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What is a Letter of Wishes?

Image by Scott Graham


Whilst a Will is essential for setting out – formally – certain things that need to take place after your death, a Letter of Wishes is a document that can add ‘colour’ to this in a more personal way. In basic terms, a Letter of Wishes can be used to communicate things less formally – difficult decisions you’ve made, for example – to your loved ones, and set out your intentions for bequests that are less valuable than those typically contained in a Will (a prized – but not expensive – trinket, for example).

LOCKET ticks all the boxes of a traditional Letter of Wishes, and so much more. Via our custom-designed, secure app, with LOCKET you can:

  • Collate and curate records of your precious possessions

  • Document items photographically so there’s no confusion

  • Appoint Guardians to carry out your wishes

  • Allocate valuables to specific Beneficiaries

  • Leave behind notes and explanations for your Beneficiaries (to ensure they understand what has been left to them - and why)

  • Build/change things as you go, increasing flexibility and reducing the need for a huge time commitment.

Letter of Wishes

You’ve got questions - we’ve got answers

Who can make a Letter of Wishes?

Anyone can make a letter of wishes. Normally they accompany a will, but there is nothing stopping you from making one at your own convenience. Pension pots often normally have an expression of wishes as to how the pension gets shared out. The scheme administrator has the final say. Letter of wishes works in a similar fashion.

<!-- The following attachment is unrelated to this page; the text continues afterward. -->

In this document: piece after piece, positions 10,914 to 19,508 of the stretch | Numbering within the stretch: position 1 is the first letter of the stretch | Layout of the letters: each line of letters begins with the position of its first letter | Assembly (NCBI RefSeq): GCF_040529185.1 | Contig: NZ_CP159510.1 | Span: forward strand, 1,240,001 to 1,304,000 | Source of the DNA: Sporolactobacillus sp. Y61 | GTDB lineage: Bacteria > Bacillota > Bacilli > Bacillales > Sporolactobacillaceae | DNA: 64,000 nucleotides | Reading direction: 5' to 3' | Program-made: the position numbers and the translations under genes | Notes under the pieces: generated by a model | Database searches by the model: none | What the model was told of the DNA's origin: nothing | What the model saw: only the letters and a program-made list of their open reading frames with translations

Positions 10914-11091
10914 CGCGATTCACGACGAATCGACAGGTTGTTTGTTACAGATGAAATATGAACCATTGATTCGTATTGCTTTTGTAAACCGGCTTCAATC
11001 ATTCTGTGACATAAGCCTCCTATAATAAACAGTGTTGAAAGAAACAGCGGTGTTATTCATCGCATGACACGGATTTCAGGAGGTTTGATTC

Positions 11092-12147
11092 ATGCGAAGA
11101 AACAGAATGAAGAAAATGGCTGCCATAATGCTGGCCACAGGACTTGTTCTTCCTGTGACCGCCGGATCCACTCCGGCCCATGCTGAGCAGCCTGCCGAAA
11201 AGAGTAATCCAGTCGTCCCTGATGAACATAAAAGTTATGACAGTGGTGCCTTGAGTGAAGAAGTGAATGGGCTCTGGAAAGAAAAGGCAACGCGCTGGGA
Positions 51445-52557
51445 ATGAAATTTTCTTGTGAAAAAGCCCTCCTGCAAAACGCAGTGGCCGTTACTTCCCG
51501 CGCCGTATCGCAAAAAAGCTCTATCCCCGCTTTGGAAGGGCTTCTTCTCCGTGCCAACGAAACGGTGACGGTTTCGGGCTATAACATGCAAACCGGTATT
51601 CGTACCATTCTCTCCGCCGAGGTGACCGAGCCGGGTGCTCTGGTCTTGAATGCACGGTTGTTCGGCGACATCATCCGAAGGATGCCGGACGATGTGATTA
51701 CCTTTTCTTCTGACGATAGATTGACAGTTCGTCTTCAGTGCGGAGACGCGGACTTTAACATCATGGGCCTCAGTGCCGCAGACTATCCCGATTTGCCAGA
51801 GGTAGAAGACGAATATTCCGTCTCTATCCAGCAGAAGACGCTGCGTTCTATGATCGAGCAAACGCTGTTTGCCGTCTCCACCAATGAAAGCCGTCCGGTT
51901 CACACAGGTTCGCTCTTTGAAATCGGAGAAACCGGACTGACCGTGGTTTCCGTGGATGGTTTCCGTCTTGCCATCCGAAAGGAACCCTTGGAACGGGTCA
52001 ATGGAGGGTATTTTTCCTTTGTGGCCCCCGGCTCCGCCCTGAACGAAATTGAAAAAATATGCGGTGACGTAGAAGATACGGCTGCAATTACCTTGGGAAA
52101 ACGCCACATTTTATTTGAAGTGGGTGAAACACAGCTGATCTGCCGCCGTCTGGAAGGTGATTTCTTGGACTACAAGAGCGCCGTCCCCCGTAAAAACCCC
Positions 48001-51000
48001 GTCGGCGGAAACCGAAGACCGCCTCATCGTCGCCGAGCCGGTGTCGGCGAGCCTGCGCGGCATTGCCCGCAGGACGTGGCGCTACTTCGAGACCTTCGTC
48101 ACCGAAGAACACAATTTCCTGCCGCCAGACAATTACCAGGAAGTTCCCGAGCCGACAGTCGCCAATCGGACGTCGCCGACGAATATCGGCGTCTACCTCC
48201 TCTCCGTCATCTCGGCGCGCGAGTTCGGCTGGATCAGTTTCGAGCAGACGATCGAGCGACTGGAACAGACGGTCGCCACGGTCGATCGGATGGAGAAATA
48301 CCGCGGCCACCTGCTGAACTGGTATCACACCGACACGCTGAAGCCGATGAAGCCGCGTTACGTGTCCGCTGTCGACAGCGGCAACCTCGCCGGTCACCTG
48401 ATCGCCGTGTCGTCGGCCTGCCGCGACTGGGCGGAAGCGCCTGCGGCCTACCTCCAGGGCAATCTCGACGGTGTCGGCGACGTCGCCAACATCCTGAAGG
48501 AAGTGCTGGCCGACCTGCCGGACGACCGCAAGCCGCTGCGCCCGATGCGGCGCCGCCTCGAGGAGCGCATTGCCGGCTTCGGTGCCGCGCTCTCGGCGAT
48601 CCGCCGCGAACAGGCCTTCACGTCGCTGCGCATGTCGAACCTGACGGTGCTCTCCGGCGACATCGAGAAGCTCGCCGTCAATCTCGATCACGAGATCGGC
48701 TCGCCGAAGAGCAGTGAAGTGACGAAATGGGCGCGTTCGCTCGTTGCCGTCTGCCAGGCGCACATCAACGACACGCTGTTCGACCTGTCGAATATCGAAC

What is a Letter of Wishes?

A letter of wishes is a hand written, typed or word processed document written by, and signed by, a benefactor. The benefactor is the person giving their world goods away to beneficiaries - or recipients - persons who receive these goods. In the case of LOCKET it is a series of 'asset' documented in a digital vault managed by the benefactor.

When is a Letter of Wishes used?

A letter of wishes is used after someone has died. It is used to support and explain a will if there is one. In the absence of a will it can be very useful to help guide the decisions being made about someones estate. Their estate is essentially what they leave behind after they die. The law of the land has precedence over this estate, but the letter of wishes can be useful in the absence of any other guidance, 

Where to store a Letter of Wishes?

Letters of wishes are traditionally stored with the will. You may store your will at home, or with your specialist will writer or with your lawyer. If you want to easily make changes to it over your lifetime, storing it at home is the best option, but you risk it being overlooked. Having it stored with a 3rd party doesn't guarantee it won't get overlooked, but you lose the flexibility of being able to change it easily. LOCKET solves all these pitfalls by being easy to access, update and find, whilst being secured in the cloud.

Why make a Letter of Wishes?

There are a number of good reason why you might consider making a letter of wishes. Some are practical and others sentimental.

Having a will drawn up can be a timely and costly experience, depending on your circumstances. Advice is invaluable but doesn't come cheap. With a letter of wishes on the other hand can be drawn up and maintained by yourself.

You might want to bequeath (give away) specific items to specific family members, and explain your reasons for doing so. Paying for lawyers time to capture those specifics, which might change over time, could cost you more than the value of the item.